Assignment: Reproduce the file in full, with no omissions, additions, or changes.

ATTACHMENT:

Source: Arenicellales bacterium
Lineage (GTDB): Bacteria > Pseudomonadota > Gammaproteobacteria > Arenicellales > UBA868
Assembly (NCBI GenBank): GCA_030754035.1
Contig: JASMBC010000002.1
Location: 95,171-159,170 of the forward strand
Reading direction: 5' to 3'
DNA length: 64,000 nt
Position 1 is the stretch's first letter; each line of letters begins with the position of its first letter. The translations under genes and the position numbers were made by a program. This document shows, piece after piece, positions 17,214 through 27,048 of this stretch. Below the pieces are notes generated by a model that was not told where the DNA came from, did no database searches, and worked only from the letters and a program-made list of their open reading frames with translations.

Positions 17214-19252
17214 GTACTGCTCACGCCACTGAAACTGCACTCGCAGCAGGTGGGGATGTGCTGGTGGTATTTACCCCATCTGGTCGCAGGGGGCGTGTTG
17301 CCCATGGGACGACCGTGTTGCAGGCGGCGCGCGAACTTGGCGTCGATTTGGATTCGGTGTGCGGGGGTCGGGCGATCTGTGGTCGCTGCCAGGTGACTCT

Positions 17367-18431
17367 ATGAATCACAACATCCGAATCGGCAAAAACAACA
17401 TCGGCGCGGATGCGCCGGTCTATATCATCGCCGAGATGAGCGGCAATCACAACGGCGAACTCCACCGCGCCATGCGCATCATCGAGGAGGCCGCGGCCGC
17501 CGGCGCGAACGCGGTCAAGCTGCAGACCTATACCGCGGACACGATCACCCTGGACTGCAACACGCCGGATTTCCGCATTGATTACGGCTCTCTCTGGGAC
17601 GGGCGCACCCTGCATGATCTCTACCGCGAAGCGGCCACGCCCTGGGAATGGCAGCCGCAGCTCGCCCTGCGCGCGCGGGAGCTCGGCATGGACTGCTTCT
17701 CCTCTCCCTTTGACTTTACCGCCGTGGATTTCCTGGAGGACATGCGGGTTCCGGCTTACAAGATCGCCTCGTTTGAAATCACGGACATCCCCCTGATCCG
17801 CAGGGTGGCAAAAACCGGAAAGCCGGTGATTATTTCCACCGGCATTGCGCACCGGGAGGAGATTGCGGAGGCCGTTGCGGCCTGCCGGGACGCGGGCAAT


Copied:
Source: Arenicellales bacterium
Lineage (GTDB): Bacteria > Pseudomonadota > Gammaproteobacteria > Arenicellales > UBA868
Assembly (NCBI GenBank): GCA_030754035.1
Contig: JASMBC010000002.1
Location: 95,171-159,170 of the forward strand
Reading direction: 5' to 3'
DNA length: 64,000 nt
Position 1 is the stretch's first letter; each line of letters begins with the position of its first letter. The translations under genes and the position numbers were made by a program. This document shows, piece after piece, positions 17,214 through 27,048 of this stretch. Below the pieces are notes generated by a model that was not told where the DNA came from, did no database searches, and worked only from the letters and a program-made list of their open reading frames with translations.

Positions 17214-19252
17214 GTACTGCTCACGCCACTGAAACTGCACTCGCAGCAGGTGGGGATGTGCTGGTGGTATTTACCCCATCTGGTCGCAGGGGGCGTGTTG
17301 CCCATGGGACGACCGTGTTGCAGGCGGCGCGCGAACTTGGCGTCGATTTGGATTCGGTGTGCGGGGGTCGGGCGATCTGTGGTCGCTGCCAGGTGACTCT

Positions 17367-18431
17367 ATGAATCACAACATCCGAATCGGCAAAAACAACA
17401 TCGGCGCGGATGCGCCGGTCTATATCATCGCCGAGATGAGCGGCAATCACAACGGCGAACTCCACCGCGCCATGCGCATCATCGAGGAGGCCGCGGCCGC
17501 CGGCGCGAACGCGGTCAAGCTGCAGACCTATACCGCGGACACGATCACCCTGGACTGCAACACGCCGGATTTCCGCATTGATTACGGCTCTCTCTGGGAC
17601 GGGCGCACCCTGCATGATCTCTACCGCGAAGCGGCCACGCCCTGGGAATGGCAGCCGCAGCTCGCCCTGCGCGCGCGGGAGCTCGGCATGGACTGCTTCT
17701 CCTCTCCCTTTGACTTTACCGCCGTGGATTTCCTGGAGGACATGCGGGTTCCGGCTTACAAGATCGCCTCGTTTGAAATCACGGACATCCCCCTGATCCG
17801 CAGGGTGGCAAAAACCGGAAAGCCGGTGATTATTTCCACCGGCATTGCGCACCGGGAGGAGATTGCGGAGGCCGTTGCGGCCTGCCGGGACGCGGGCAAT